Hereinafter the "Delaware Action."
Concurrent to the litigation, and similarly in response to Viacom's offer, Infinity appointed a special committee of independent directors to provide recommendations to its board of directors concerning the proposed merger and to conduct any necessary negotiations with Viacom's representatives. The record reveals that the special committee and Viacom engaged in extensive talks concerning the terms of the tender offer. Among the most highly contested issues was the exchange ratio, which the special committee actively sought to increase. Class counsel in the Delaware Action also engaged in negotiations with Viacom's representatives concerning the need for an increase in the exchange ratio as part of any potential settlement. In late October, Delaware counsel reached a settlement with the defendants that, inter alia, increased the exchange ratio from the 0.564 shares of Viacom stock it proposed at the outset of its bid to 0.592 shares per Infinity share. During that same period of time, the special committee and Viacom's representatives were reaching an identical resolution. On October 30, 2000, on the advice of its financial advisors, the committee voted to recommend that the Infinity board of directors approve the merger at the same exchange ratio of 0.592 shares of Viacom stock per Infinity share. Shortly thereafter, the parties to the Delaware Action presented the settlement to the Court. In turn, the Chancellor approved it.
At an October 30, 2000 special committee meeting, the financial advisors informed the committee that they believed the negotiated exchange ratio to be fair, from a financial point of view, to the non-Viacom holders of outstanding Infinity Class A common stock. They later confirmed these opinions in writing.
The Fernandes Objection
Initially, we address Appellees' contention that Appellant Fernandes lacked standing to object to the settlement in the Court of Chancery. The transcript of the settlement hearing indicates that the parties chose not to present the issue of standing to the Chancellor during that proceeding. Although class counsel stated for the record that he was unwilling to concede Fernandes' standing, he admitted that the trial court did not necessarily need to decide the issue. Because counsel did not pursue the issue at that hearing and the record reveals no further inquiry into the standing issue, we find that it was not fairly presented to the Court of Chancery for decision. This Court generally will not address the merits of any issue not presented to the trial court and we find no compelling reason to depart from that standard in our consideration of this appeal.
Supr. Ct. R. 8.
Any decision of the Court of Chancery regarding the fairness of a proposed settlement is within the discretion of that court and requires an application of its own business judgment. This Court will review a decision regarding fairness only to the limited extent of determining whether "the findings and conclusions of the trial judge are supported by the record and [are] the product of an orderly and logical deductive process, [if so] they will be accepted." We will not substitute our own business judgment for that of the Court of Chancery. Fernandes contends that the Chancellor abused his discretion by approving a settlement that was unfair to the articulated class of Infinity shareholders. His principal argument rests on the notion that close scrutiny of the facts in the record reveals that the settlement provided nothing more than an illusory benefit that failed to adequately protect the rights of the class members. Specifically, he claims that this Court should hold that the illusory benefit is insufficient to extinguish the individual claims of members of the class and that it also precludes the Chancellor's award of any substantial attorneys' fees.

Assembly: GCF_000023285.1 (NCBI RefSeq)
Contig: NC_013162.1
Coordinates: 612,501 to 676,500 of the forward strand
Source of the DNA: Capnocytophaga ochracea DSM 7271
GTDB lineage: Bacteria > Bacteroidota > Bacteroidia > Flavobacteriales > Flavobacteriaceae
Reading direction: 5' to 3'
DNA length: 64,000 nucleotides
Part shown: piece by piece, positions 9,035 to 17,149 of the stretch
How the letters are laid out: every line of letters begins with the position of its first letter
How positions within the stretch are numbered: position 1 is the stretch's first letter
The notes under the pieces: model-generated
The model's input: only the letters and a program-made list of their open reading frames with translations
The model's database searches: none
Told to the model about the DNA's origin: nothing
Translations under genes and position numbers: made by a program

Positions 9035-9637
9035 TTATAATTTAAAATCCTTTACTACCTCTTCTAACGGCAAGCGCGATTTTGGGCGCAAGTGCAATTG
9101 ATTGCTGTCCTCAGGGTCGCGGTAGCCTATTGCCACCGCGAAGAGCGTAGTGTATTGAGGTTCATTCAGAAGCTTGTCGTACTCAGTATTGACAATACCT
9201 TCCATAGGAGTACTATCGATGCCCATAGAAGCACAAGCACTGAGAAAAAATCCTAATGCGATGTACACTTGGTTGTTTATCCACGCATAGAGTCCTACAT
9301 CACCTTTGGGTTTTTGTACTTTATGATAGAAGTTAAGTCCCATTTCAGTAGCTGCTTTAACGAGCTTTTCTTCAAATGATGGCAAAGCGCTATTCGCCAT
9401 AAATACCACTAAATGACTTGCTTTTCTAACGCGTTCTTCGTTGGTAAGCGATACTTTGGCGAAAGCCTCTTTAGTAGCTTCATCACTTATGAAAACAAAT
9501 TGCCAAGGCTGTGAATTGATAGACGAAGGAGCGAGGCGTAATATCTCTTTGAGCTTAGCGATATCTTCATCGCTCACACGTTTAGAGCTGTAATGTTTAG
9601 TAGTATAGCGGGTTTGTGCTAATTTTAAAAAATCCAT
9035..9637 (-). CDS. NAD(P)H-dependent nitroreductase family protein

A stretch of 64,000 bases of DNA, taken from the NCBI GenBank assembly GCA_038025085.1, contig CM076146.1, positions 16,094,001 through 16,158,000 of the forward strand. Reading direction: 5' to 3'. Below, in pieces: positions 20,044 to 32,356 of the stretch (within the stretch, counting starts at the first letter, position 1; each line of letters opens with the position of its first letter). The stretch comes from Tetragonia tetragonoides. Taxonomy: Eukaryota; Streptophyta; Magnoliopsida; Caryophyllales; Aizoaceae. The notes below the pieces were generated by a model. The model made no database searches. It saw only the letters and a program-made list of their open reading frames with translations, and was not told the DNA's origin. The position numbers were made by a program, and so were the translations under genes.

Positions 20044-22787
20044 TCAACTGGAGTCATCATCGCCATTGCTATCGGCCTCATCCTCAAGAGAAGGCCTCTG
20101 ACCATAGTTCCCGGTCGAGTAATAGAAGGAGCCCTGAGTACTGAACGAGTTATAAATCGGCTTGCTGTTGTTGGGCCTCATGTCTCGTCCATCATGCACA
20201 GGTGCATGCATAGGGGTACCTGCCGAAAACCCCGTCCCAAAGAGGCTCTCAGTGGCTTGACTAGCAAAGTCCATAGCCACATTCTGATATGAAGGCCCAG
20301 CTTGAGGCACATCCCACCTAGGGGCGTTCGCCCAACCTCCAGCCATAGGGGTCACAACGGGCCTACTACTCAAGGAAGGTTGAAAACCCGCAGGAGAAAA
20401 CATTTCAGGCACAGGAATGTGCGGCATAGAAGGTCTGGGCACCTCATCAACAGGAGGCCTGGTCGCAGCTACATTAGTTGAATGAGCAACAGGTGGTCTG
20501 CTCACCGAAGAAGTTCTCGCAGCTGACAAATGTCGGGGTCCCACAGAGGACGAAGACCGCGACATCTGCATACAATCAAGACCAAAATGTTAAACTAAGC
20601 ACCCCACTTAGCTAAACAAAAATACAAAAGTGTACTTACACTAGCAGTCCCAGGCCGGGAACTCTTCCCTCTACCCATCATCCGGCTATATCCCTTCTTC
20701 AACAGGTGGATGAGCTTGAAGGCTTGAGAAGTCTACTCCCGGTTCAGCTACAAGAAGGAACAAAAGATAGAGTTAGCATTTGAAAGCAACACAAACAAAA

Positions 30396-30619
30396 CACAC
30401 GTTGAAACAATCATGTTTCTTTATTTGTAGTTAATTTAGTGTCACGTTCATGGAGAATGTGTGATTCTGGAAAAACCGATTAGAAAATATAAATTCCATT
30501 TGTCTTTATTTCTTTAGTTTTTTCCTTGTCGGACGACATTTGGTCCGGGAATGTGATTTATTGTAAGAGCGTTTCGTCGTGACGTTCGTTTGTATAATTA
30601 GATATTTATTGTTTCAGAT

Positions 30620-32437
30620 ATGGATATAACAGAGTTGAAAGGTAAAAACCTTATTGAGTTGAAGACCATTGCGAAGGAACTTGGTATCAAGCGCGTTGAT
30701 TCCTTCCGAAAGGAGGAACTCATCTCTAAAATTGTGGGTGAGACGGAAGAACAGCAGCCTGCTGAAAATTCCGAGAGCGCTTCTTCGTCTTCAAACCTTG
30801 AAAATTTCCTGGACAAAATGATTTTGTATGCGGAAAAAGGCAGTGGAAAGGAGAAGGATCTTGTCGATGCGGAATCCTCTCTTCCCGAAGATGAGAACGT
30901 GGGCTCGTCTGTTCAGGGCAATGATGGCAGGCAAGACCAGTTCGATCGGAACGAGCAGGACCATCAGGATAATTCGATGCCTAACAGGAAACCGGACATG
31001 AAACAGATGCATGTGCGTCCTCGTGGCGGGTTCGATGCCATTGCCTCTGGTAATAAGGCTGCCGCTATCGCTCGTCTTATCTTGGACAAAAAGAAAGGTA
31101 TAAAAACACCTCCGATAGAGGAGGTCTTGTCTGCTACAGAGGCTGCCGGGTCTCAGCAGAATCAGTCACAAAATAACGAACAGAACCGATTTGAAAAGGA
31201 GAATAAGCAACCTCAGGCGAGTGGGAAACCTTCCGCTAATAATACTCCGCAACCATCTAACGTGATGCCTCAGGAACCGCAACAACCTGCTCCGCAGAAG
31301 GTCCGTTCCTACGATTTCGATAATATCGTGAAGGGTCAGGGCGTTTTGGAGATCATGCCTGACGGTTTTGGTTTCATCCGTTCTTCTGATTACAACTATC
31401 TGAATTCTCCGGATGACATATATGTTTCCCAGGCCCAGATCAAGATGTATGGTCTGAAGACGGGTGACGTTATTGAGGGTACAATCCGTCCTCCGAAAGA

Rome v. Archer, 197 A.2d 49, 54 (Del. 1964).
Rome, 197 A.2d at 54.
Fernandes argues that this Court need not look farther than the actual monetary value of the Viacom shares to find that alleged benefit to be, in essence, a sham. Because of a dramatic drop in the price of Viacom stock after the tender offer was announced, the actual cash value for Infinity's stockholders at the time of settlement was significantly reduced. In turn, he contends, this should have triggered an increase in the exchange ratio to maintain the cash-equivalent benefit conveyed to the stockholders. This would be a persuasive argument, however, only if we were to consider the cash price at settlement to be the proper measure of the benefit conferred in a challenged stock-for-stock merger. In fact, our courts have found that the Court of Chancery need not limit itself to an examination of the immediate tangible results to a corporation or its shareholders in determining the fairness of a settlement agreement. The probable long-term benefits of the settlement are also properly considered. Indeed, mergers like that at issue in this appeal are undertaken primarily in the anticipation of long-term benefits. Assuming a rational decision-making process, Viacom would only have tendered its offer for outstanding Infinity stock if it believed that the merger would produce a net increase in value. A short-term fluctuation in stock price does nothing to alter this extended outlook. Moreover this is a benefit that Infinity shareholders can reasonably expect to reap as new holders of Viacom stock. Therefore, it could fairly be concluded that the increase in the number of Viacom shares allotted to each class member as a result of the settlement produces a long-term benefit even where there is no triggered increase in the exchange ratio to reflect an updated market price fluctuation.